Contact:

Diana Rees, Tel. no: 01223 226617

E-Mail: diana.rees@bayer.com

 

Whisper PR, Natalie Reed, Tel no: 01608 637805

E-Mail: natalie.reed@whisper.pr

 

Find more information at www.bayercropscience.co.uk.

 

About Bayer CropScience

Bayer is a global enterprise with core competencies in the fields of health care, nutrition and high-tech materials. Bayer CropScience, a subgroup of Bayer AG with annual sales of EUR 6.830 billion (2010), is one of the world’s leading innovative crop science companies in the areas of crop protection, non-agricultural pest control, seeds and traits. The company offers an outstanding range of products and extensive service backup for modern, sustainable agriculture and for non-agricultural applications. Bayer CropScience has a global workforce of 20,700 and is represented in more than 120 countries. This and further news is available at: www.press.bayercropscience.com.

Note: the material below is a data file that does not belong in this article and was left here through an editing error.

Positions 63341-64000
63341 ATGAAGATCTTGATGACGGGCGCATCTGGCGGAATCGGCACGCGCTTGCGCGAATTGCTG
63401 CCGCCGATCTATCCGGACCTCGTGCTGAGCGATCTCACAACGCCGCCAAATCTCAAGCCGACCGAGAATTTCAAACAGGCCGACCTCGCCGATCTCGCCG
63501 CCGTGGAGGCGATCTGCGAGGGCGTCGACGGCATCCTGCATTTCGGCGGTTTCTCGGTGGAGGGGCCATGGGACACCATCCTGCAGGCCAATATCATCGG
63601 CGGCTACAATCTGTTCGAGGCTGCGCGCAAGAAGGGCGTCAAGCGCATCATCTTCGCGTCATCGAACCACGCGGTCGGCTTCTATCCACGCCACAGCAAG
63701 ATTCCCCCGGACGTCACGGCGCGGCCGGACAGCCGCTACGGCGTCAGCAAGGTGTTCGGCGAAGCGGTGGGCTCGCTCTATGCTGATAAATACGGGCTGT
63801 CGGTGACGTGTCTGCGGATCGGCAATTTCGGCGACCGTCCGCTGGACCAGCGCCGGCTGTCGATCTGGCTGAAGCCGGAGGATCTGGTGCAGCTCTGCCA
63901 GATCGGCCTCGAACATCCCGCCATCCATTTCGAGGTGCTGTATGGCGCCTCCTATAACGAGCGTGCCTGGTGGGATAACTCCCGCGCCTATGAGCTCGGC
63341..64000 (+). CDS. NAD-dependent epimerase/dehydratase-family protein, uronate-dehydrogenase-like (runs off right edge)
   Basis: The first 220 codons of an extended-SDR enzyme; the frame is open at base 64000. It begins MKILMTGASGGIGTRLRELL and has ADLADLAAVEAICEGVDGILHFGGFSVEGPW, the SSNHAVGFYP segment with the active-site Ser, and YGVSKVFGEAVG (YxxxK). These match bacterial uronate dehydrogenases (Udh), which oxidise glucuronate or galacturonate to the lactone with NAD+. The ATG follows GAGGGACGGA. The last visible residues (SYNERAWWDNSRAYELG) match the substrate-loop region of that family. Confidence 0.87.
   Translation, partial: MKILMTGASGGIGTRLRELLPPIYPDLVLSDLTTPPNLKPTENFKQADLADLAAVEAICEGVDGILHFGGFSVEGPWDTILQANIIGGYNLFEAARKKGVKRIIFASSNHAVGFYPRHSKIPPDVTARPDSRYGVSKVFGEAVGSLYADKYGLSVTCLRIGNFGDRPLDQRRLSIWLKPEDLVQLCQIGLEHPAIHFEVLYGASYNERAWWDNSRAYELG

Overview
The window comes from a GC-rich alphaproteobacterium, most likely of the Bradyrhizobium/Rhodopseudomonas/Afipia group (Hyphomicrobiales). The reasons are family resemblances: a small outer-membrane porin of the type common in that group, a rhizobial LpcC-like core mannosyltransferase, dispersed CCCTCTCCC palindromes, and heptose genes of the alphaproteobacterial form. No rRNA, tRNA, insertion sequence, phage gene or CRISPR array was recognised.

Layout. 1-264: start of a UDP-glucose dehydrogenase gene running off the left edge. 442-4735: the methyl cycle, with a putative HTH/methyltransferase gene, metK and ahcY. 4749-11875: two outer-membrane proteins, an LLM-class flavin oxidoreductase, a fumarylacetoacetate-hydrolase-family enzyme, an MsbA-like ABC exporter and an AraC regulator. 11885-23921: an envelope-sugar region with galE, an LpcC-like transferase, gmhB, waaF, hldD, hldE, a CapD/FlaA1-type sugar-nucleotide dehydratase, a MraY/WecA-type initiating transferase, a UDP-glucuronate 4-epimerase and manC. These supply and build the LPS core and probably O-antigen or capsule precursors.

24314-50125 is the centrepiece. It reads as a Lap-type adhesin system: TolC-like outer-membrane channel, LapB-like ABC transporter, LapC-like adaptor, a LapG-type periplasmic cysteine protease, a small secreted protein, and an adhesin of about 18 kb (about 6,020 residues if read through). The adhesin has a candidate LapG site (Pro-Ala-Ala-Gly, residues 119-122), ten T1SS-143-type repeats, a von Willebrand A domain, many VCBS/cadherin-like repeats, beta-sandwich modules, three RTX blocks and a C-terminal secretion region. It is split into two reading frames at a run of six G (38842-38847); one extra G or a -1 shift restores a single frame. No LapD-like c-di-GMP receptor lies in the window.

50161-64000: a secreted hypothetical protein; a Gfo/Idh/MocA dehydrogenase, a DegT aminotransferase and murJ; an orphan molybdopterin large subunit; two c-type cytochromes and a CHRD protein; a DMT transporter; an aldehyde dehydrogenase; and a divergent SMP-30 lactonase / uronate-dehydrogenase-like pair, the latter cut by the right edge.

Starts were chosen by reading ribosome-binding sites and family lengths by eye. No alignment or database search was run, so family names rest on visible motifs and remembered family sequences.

Forward-Looking Statements

This release may contain forward-looking statements based on current assumptions and forecasts made by Bayer Group or subgroup management. Various known and unknown risks, uncertainties and other factors could lead to material differences between the actual future results, financial situation, development or performance of the company and the estimates given here. These factors include those discussed in Bayer’s public reports which are available on the Bayer website at www.bayer.com. The company assumes no liability whatsoever to update these forward-looking statements or to conformthem to future events or developments.